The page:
Genetics Lecture I

Download Report

Transcript Genetics Lecture I

Lecture I
Intro to
Genetics & DNA Replication
with a review in
DNA, RNA, & Protein Synthesis
Standards Covered



4a~ students know the general pathway by which
ribosomes synthesize proteins, using tRNA’s to
translate genetic information in mRNA
4b~ students know how to apply the genetic
coding rules to predict the sequence of amino acids
from a sequence of codons in RNA
4e~ students know proteins can differ from one
another in the number and sequence of amino
acids
Standards Covered


5a~ students know the general structures and
functions of DNA, RNA, and proteins
5b~ students know how to apply base-pairing rules
to explain precise copying of DNA during semiconservative replication and the transcription of
information from DNA into RNA
Important Vocabulary


Heredity – the passing on of characteristics from
parents to offspring
Traits – characteristics that are inherited (for
example your eye color)

Genes – a piece of DNA that provides a code or
instructions to make a certain protein
A gene’s specific location within your DNA code
is called its locus
 This is like a “home address”

Important Vocabulary





Genotype – the genetic makeup of an individual or
referring to a specific gene or trait
Phenotype – the physical expression of a gene or
trait as “coded for” by the Genotype
Allele – any alternative form of a gene that can be
possible for a specific gene at a specific locus
Dominant – the allele that is expressed when two
different alleles are present
Recessive – the allele that is expressed only when
two copies of that allele are present
Genotype vs. Phenotype


Your DNA is the genetic
blueprint for all of your
physical characteristics we
call “traits”
The DNA code for a trait is
called the genotype and the
trait that is expressed is the
phenotype
Important Vocabulary


DNA Polymerase – a special enzyme responsible for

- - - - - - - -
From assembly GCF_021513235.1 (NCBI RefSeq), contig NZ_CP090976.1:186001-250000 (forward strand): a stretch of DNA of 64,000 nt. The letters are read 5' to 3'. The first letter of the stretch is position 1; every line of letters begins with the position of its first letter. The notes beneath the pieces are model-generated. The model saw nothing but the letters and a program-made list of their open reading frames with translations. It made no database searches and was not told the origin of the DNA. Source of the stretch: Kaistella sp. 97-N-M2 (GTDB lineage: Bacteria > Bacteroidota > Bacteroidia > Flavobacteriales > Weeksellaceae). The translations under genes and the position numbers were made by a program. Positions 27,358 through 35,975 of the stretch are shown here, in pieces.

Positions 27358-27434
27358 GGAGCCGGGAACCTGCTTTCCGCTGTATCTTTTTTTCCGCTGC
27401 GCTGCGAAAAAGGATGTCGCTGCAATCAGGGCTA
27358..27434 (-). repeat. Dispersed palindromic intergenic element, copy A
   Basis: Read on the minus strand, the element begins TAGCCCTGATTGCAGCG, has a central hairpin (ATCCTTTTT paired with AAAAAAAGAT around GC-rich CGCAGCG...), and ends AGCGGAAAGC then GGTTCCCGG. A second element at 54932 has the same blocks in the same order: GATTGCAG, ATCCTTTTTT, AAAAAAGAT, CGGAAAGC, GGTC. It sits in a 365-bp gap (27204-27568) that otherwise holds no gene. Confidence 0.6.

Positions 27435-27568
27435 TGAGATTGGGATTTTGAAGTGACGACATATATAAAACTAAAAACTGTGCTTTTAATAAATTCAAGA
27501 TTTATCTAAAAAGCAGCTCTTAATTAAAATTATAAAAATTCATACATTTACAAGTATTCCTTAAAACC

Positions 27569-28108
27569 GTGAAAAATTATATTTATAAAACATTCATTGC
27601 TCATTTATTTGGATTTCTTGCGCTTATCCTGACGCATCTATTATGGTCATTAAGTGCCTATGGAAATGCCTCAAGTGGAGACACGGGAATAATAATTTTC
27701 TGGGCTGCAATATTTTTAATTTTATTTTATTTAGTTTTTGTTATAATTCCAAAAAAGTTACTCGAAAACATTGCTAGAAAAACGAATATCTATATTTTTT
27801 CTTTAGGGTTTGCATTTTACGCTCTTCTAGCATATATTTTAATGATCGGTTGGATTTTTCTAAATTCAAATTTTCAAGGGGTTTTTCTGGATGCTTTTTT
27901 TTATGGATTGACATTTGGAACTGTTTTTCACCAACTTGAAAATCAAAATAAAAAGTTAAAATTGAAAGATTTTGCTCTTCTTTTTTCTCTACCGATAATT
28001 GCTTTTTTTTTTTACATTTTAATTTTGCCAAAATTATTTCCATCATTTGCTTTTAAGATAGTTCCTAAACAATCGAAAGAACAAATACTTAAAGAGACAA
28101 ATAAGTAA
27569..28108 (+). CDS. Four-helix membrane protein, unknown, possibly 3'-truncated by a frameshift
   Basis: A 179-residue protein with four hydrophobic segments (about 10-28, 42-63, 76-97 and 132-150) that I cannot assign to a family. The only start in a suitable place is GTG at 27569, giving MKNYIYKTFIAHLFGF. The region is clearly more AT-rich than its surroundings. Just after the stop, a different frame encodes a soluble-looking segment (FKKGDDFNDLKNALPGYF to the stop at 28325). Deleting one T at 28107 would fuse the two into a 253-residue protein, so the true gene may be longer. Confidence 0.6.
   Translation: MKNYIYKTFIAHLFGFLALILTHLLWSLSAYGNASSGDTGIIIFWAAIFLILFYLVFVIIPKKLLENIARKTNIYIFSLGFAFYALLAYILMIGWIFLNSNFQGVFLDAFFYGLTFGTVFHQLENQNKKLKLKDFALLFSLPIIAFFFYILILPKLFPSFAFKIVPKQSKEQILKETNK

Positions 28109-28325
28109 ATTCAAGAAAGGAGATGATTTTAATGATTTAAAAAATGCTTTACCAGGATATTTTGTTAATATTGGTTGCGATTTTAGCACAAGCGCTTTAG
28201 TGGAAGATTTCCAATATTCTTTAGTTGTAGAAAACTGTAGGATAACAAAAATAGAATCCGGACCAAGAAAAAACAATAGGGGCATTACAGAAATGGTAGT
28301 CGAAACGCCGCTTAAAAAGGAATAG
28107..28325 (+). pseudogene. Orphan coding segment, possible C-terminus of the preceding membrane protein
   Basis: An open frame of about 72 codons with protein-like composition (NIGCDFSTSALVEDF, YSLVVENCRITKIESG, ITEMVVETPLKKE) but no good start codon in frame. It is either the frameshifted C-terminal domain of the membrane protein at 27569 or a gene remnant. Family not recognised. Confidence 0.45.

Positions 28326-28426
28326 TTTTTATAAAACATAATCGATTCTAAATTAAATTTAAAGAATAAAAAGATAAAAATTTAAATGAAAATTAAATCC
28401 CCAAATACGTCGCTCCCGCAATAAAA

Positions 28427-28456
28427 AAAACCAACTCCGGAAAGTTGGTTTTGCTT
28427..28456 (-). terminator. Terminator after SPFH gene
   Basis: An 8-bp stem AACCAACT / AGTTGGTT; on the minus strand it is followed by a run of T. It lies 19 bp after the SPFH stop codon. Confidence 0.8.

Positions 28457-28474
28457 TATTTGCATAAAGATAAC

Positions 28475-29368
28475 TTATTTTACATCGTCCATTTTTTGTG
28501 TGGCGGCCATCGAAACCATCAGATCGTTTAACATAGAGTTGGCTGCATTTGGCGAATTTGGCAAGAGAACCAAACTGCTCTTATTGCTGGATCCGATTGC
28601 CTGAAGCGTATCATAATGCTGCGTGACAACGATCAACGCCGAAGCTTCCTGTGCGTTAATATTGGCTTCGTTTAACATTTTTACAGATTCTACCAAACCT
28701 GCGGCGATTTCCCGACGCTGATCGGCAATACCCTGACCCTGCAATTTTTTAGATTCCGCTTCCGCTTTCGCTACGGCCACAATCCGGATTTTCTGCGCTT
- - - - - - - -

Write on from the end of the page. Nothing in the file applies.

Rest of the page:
a process called DNA Replication
Semi-conservative replication – the process of
making a copy of a DNA strand by using each
complimentary half as a “template” for two new
strands
The Cell Cycle



Cells go through
the cell cycle
during their
lifetime
MOST of the
life of a cell is in
Interphase
DNA is packed
into
chromosomes
during late G1
DNA Arranged in a Chromosome
S Phase & DNA Replication

A cell makes copies of its DNA during the S-Phase
of the cell cycle where the chromosomes
“duplicate” and the cell prepares for cell division
The Structure of DNA

DNA is a long molecule
made up of nucleotides

Each nucleotide is
made up of three parts:
5-carbon sugar called
deoxyribose
 Phosphate group
 Nitrogen Base

The Nucleotides
Nitrogen Bases
A- adenine
G- guanine
Adenine Guanine
Cytosine Thymine C- cytosine
T- thymine
Phosphate group
(Deoxyribose)
5-Carbon Sugar
Chargaff ’s Rules

According to Erwin Chargaff:
 Adenine
always pairs with Thymine
 Cytosine
always pairs with Guanine
Central Dogma Review
The term central dogma is used in science to describe
the “making of proteins” from instructions coded in
the DNA
 An equation to remember for Central Dogma would
be:
DNA
mRNA
Amino Acid Chain

Transcription
Translation
Transcription inside the Nucleus
Adenine (DNA and RNA)
Cystosine (DNA and RNA)
Guanine(DNA and RNA)
Thymine (DNA only)
Uracil (RNA only)
RNA
polymerase
RNA
DNA
Central Dogma

Proteins are assembled into polypeptides
 These
are long chains of amino acids
 There
are 20 different types of amino acids
 The
properties of proteins are
determined by which order these amino
acids are joined
Transcription & Translation


Each of these amino acids that mRNA “codes” for
recognizes the three base pair sequence
A codon consists of “three nucleotides in a row” that
code for a single amino acid

AUG codes for the amino acid Methionine
The (20) Amino Acids
Methionine is the
universal “start
codon” for all
proteins